WALKER--Doug, 1948-2013. Philadelphia banker and philanthropic activist Doug Walker of Newtown Square, Pennsylvania died at home on November 22 after a three-year illness. He was 65. Doug grew up in Bethlehem, Pennsylvania, and attended Deerfield Academy and Princeton University. He began his banking career at Morgan Stanley, earned his MBA at Harvard, and in 1978 joined Brown Brothers Harriman. Doug was 29 when he took over Brown Brothers' then struggling Philadelphia office. He stayed for 32 years, becoming a partner and transforming the office into a significant factor in the company's success. He was an innovative manager, encouraging his team to collaborate across different lines of business--an approach that influenced firm-wide practices. Doug was especially happy about his role as mentor to generations of young bankers. His many friends and colleagues at Brown Brothers remember him as thoughtful, compassionate and fiercely loyal to both the people he managed and the interests of the firm's clients. Doug played a leading role in Philadelphia's philanthropic community for three decades. He served on the boards of more than 20 different non-profit organizations, primarily in the fields of land preservation and natural history research. Doug loved Africa. His support of girl's education in Kenya involved many trips to that country, and led to his induction as an Elder of the nomadic Samburu tribe. His care for the planet and its inhabitants also included his seven dogs. They loved and trusted him in return. Doug planned to devote his retirement to his African work, but his illness intervened. He retired in 2011 to spend his remaining time with his wife, Jane Walker, and his three children, Olivia, Colin and Madeline.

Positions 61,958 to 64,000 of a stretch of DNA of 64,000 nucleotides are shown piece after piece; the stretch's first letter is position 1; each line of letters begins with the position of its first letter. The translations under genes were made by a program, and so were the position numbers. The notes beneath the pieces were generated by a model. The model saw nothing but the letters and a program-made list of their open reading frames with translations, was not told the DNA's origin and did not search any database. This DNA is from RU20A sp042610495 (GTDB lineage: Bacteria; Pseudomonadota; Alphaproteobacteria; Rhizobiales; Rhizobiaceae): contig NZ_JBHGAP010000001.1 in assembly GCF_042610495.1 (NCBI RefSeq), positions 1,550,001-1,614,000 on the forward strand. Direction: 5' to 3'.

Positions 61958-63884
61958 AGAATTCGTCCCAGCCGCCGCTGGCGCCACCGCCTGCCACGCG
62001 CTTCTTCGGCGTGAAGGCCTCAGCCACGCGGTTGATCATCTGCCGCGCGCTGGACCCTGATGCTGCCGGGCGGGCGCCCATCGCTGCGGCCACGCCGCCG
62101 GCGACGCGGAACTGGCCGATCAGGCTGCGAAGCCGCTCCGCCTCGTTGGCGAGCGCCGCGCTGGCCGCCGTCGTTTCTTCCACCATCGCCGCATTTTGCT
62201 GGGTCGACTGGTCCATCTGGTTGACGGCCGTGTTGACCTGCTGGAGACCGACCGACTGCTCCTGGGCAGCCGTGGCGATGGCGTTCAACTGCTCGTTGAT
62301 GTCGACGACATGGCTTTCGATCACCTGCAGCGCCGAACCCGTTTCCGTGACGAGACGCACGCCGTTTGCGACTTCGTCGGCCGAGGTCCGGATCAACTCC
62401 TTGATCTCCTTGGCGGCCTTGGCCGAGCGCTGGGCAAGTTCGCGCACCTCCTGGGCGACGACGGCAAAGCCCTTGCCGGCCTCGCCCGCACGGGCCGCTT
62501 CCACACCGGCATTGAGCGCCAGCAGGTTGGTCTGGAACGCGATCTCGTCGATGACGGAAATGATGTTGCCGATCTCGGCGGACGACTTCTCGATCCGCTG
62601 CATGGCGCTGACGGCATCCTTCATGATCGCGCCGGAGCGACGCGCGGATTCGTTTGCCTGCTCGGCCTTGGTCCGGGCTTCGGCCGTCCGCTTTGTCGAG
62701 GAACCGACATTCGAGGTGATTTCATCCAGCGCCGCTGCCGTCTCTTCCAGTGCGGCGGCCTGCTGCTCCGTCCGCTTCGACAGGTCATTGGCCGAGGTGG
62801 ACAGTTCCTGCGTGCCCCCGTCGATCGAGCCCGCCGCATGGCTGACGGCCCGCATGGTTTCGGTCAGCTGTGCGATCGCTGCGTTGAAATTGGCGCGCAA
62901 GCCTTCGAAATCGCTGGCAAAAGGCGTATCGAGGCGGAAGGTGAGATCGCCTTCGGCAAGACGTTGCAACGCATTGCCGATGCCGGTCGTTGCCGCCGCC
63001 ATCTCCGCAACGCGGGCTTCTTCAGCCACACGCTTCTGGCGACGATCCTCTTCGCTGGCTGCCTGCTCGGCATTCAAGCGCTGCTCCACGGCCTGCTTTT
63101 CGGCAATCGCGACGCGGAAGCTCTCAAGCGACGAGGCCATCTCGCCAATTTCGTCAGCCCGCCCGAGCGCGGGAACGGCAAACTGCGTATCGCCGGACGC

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Published in The New York Times on Nov. 25, 2013